Pupil power overturns climbing ban

Waikouaiti School pupils Aaron Jones (left) and Tamati Sagar have used their maths skills to lobby for a change to the school rules. Photo by Gerard O'Brien.
Waikouaiti School pupils Aaron Jones (left) and Tamati Sagar have used their maths skills to lobby for a change to the school rules. Photo by Gerard O'Brien.
Who said school rules can't be changed?

The Waikouaiti School board of trustees has thrown out one of its longstanding school rules after two of its pupils presented a convincing case to the board.

Tamati Sagar and Aaron Jones (both 10) love climbing trees, but the practice is banned for safety reasons.

The duo surveyed all the school's parents and found about 90% of them were in favour of allowing their children to climb trees during break times.

The boys prepared a pie chart on their findings and presented it to the board of trustees and school staff.

Board members were so impressed they relaxed the school rule three weeks ago, and children are now enjoying the freedom to climb trees in the playground.

They boys also surveyed parents to see if they could reintroduce tackle rugby to the playground, rather than the present Rippa-style rugby.

However, parents were not in favour of that idea.

Principal Trudy Pankhurst said the boys got a 95% response rate for their survey.

''That's the best response we've had from any survey at the school.''

She said the survey came about because she was teaching statistics to the year 6 class, and found Tamati and Aaron were streets ahead of the other pupils.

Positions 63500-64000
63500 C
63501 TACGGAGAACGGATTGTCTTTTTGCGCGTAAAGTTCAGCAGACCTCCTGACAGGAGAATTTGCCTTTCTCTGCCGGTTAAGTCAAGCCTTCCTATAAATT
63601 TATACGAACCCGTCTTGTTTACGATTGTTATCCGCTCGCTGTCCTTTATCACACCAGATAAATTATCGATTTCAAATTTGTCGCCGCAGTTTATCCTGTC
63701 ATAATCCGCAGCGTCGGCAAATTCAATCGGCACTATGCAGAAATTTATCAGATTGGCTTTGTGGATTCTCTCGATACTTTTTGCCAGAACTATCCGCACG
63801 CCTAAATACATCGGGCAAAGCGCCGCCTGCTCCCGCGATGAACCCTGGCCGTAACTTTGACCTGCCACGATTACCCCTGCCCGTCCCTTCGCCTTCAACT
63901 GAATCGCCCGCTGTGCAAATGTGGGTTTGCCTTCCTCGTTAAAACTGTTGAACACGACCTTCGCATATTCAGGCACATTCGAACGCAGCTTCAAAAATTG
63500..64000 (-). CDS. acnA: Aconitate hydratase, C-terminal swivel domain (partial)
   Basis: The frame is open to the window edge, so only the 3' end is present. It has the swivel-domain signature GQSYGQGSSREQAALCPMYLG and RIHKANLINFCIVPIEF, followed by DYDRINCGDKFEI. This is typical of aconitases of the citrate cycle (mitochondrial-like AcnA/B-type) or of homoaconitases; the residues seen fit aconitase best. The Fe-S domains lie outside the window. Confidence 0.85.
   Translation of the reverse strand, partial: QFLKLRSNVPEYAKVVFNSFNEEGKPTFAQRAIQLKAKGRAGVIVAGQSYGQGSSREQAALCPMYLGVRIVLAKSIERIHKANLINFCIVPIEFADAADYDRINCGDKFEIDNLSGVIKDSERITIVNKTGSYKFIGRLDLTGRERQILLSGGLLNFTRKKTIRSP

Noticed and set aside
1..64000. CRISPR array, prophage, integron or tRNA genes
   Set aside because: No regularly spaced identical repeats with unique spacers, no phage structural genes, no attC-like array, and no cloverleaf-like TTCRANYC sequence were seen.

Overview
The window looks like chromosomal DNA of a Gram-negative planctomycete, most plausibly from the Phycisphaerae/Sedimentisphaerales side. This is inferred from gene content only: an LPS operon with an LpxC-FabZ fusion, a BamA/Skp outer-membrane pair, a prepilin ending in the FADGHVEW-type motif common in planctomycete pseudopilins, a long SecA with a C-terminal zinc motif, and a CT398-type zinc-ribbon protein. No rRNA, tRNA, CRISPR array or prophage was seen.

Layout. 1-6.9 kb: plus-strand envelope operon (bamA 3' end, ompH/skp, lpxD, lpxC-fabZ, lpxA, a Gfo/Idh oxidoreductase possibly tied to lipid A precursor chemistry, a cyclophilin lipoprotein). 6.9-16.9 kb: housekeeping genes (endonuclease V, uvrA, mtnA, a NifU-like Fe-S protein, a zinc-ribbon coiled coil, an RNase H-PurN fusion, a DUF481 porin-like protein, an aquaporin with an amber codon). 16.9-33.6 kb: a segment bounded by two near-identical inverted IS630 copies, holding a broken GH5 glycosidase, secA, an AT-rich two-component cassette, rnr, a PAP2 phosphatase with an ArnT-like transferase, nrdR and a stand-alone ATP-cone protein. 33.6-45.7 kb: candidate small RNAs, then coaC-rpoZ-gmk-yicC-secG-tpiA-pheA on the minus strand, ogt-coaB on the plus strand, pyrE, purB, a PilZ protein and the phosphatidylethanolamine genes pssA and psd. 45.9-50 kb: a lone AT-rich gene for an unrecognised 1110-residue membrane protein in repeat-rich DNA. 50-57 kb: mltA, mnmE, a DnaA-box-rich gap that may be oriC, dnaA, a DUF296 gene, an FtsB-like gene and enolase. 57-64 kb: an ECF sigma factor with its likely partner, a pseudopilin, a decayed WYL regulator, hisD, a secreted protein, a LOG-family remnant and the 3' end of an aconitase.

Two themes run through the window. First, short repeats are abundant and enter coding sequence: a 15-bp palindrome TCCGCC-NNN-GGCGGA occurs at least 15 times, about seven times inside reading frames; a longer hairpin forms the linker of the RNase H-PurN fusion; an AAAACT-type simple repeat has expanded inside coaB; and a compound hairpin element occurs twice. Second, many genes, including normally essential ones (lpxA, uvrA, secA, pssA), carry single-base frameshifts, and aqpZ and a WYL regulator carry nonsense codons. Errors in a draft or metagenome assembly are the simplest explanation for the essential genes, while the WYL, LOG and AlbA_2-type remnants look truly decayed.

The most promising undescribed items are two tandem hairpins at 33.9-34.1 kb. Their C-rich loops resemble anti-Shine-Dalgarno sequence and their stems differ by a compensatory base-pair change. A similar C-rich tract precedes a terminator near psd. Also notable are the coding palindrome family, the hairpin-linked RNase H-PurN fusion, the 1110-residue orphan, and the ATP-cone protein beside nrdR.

To keep them engaged, she encouraged them to undertake a project which involved a survey and graphing the results.

''The kids are connecting their maths and what they're doing, with real life. It's a great way to show that connectedness.

''I put that wee seed in their heads and they made it grow.

''It's inspired them. They're just thrilled. You see these two boys - their shoulders have just got a bit broader.''

Mrs Pankhurst said she was pleased the school rule had been changed because climbing enhanced skills such as co-ordination, balance and confidence, as well as developing strength and fitness.

Problem-solving skills also came into play when they had to work out how to get down again.

While the boys were not entirely sure what their next campaign would be, they said their ideas were only limited by their imagination.

Since the boys successfully lobbied the board of trustees, Mrs Pankhurst said there had been one tree-climbing accident at the school.

A pupil was airlifted to Dunedin Hospital last week with a fractured pelvis after falling from a tree.

''But the good thing is, the parents don't want us to stop climbing trees because of this accident.

''The mum said her son is fine, and that his doctors were pleased to hear children are climbing trees, and that we should continue to do it.

''Yes, there has been an accident, but kids are supposed to have accidents. That's how we learn from things.''

After the accident, the school, with input from the pupils, had introduced a rule that they could only climb about 2.5m up the trees, she said.

''We're learning and growing all the time.''

- Additional reporting Bill Campbell

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